During my commute home from work the other night, a song came on the radio that caught my attention after a minute or two. It was something in the pop rock genre, but what stood out to me about it was the fact that for the duration of almost the entire song, it never left the chord on which it began. The singer put some variation into his voice — but not much. The instrumentals behind him lent a little bit of interest to the song — but not much. Perhaps the most interesting thing about the whole song was the percussion — but not by much.
I kept waiting for the tune to progress to the next chord, to throw in a suspension, to modulate, to do — something. And it never did. The chorus did actually progress through the standard I, IV, V chords, but even those were pretty bland and were so covered up as to be almost unnoticeable. And while this is an extreme example of rock, it does put into sharp relief some of the things about popular music that I dislike.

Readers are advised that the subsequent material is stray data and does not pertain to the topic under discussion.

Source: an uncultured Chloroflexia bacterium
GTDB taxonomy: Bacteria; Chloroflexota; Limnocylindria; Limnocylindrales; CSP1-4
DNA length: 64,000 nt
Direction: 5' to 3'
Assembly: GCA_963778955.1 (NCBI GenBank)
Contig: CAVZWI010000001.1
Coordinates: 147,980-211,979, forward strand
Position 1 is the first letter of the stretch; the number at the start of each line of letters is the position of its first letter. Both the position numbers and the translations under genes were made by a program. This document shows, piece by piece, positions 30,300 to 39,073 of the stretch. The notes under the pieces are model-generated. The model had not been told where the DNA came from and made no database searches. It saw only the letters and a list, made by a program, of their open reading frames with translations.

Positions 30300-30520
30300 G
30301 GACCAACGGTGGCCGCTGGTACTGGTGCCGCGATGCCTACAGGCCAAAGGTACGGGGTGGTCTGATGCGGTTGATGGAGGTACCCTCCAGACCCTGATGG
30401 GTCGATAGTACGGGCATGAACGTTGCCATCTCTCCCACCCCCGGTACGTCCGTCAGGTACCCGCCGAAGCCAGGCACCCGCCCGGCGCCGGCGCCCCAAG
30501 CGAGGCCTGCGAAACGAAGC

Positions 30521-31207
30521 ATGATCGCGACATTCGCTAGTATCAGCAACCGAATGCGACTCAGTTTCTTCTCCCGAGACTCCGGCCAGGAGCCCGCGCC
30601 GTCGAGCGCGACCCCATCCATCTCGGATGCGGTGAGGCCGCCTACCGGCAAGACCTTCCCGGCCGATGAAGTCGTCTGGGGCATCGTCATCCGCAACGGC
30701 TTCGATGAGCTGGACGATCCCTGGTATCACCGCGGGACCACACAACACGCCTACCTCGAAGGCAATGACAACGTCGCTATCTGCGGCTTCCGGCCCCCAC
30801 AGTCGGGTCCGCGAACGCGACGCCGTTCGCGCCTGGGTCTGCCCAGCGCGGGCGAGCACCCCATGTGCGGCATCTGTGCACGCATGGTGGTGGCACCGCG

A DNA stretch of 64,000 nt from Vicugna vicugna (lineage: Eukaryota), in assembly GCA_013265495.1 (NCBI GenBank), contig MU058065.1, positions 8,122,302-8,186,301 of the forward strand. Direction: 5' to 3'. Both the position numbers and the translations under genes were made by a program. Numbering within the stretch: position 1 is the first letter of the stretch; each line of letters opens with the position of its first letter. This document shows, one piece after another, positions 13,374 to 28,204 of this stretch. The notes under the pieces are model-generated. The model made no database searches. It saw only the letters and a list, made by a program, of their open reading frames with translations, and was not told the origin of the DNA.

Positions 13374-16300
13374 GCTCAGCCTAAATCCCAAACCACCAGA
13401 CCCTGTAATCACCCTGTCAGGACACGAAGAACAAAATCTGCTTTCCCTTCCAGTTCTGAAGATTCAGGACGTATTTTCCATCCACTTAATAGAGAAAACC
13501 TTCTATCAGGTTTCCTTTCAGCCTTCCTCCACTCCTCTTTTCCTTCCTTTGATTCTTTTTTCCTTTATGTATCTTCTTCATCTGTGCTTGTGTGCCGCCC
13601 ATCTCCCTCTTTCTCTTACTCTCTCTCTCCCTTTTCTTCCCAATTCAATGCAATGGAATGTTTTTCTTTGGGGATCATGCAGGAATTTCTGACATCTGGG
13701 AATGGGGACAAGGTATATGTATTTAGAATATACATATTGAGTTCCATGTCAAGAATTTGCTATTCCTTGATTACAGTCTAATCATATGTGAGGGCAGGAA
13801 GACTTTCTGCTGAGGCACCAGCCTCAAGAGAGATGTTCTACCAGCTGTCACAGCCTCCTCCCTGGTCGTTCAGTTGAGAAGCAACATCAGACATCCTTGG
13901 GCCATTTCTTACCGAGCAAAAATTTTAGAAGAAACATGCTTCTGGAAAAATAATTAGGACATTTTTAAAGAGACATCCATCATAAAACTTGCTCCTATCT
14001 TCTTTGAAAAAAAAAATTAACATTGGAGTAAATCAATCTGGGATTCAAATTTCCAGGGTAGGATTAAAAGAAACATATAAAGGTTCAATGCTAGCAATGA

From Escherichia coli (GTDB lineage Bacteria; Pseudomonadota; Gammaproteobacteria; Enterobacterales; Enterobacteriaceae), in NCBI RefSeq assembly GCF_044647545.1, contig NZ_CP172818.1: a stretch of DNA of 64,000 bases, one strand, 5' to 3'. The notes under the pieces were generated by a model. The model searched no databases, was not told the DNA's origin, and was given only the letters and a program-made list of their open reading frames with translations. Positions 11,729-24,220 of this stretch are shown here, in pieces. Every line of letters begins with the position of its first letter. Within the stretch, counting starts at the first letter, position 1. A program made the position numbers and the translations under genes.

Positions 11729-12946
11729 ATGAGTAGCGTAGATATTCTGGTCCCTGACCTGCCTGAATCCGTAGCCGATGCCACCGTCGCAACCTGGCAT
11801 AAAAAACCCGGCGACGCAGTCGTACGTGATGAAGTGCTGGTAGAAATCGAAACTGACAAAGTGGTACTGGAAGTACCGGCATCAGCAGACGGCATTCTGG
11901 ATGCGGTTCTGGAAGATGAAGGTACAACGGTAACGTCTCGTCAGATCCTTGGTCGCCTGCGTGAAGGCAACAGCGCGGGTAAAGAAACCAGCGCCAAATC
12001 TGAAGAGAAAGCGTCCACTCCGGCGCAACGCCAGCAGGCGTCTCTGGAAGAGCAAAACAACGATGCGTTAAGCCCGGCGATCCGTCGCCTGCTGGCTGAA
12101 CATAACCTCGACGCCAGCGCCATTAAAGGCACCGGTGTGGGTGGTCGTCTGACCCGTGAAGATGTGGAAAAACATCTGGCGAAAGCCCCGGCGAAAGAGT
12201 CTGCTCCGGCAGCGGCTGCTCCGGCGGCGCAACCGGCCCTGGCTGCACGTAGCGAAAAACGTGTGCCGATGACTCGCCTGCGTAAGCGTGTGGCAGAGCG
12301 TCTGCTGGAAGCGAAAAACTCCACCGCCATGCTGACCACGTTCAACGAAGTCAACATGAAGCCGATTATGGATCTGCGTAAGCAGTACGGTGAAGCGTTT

I’ve been a musician for most of my life, playing piano since the 1st grade, and adding several other instruments to my repetoire over the years. I’ve played music by many of the greats — Beethoven, Bach, Mozart, Rachmaninoff, Debussy, and many, many others. The music I grew up playing and listening to had a level of interest, complexity, technical difficulty, and artistry that you just can’t find today. Granted, there is a lot of popular music that I enjoy listening to, but if given a choice, I will opt for the classic works by the great composers of yesterday. There is simply a richness and depth to their work that I admire and that I find lacking in so many of today’s supposed ‘artists’. The creativity of the great composers is why I will pick classic over pop every single time.